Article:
weight shaming

Food Psych #201: The Path Back to Intuitive Eating with Devinia Noel

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Psychotherapist and fellow certified intuitive eating counselor Devinia Noel joins us to discuss how her work as a therapist influenced her own process of re-learning intuitive eating, why using food as a coping skill isn’t a bad thing, how diet culture creates shame, the need for diversity among intuitive-eating counselors, and so much more! Plus, Christy answers a listener question about what to do if you get a diagnosis of pre-diabetes.

Devinia Noel is a cognitive-behavioural psychotherapist and certified intuitive eating counsellor. She believes in a health at every size paradigm and a weight-neutral approach. Her mission is to create a safe diverse intersectional space for all individuals to develop peace with food and their bodies. Devinia is passionate about making non-diet spaces more diverse by sharing her experiences as a black woman previously trapped by diet culture. She also works in the community as a cognitive behavioural psychotherapist helping people with a wide range of problems including depression, anxiety, low self-esteem, and disordered eating. Her experience of implementing self-care and self-compassion, inspires her to encourage clients to implement these practices. When Devinia has free time, she can be found baking, lifting weights and spending time with family and friends. Find her online at DeviniaNoel.com.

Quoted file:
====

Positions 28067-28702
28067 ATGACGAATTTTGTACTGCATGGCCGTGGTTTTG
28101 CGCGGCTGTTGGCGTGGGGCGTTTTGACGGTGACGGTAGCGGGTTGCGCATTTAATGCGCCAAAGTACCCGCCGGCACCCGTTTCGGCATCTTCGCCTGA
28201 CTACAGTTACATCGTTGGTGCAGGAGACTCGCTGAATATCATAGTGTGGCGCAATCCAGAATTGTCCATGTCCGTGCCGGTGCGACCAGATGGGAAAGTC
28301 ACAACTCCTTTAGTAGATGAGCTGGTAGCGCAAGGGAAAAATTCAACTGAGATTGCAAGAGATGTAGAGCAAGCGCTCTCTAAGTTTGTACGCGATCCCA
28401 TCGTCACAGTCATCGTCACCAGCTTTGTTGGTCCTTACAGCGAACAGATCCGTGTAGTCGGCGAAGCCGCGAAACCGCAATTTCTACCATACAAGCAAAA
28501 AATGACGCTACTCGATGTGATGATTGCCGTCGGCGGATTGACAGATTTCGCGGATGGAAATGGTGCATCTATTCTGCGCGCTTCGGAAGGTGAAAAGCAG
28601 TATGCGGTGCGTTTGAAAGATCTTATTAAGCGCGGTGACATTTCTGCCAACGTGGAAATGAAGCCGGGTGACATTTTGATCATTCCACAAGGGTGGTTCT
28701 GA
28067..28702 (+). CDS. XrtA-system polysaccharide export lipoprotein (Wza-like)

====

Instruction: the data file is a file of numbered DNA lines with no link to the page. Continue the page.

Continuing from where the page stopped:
We Discuss:

  • How Devinia’s relationship with food changed as she grew up, including the role of experiencing puberty and comments from family members

  • Why using food as a coping skill isn’t a bad thing

  • The pain and shame of living in diet culture

  • How to introduce intuitive eating to our families

  • Having compassion for our younger selves who were trapped in diet culture

  • The process of re-learning intuitive eating

  • How Devinia’s work as a therapist influenced her personal path toward intuitive eating

  • Weight stigma in the public-health field

  • What it’s like to be a black woman working in the anti-diet space

  • The need for more diversity among intuitive eating professionals

  • Vulnerability and navigating social media

  • The challenges and rewards of setting boundaries

  • The importance of self-care for activists

 

Resources Mentioned

Some of the links below are affiliate links. Affiliates or not, we only recommend products and services that align with our values.

Listener Question of the Week

As someone living in a larger body, will my diagnosis of being prediabetic push me back towards having an eating disorder? Are there any HAES resources for people who are prediabetic? Is prediabetes a real diagnosis? Does prediabetes lead to diabetes for most people? How can healing my relationship with food help my blood sugar levels? Should I cut out carbs? Will healing my relationship with food also heal my physical symptoms?

Resources Mentioned:

  • Article about how the diagnosis of prediabetes is influenced by the pharmaceutical industry (CW: “O-words” and other diet-culture language)

  • Christy’s list of Health at Every Size providers

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Food Psych #194: The Truth About Weight-Loss "Success Stories" with Carrie Dennett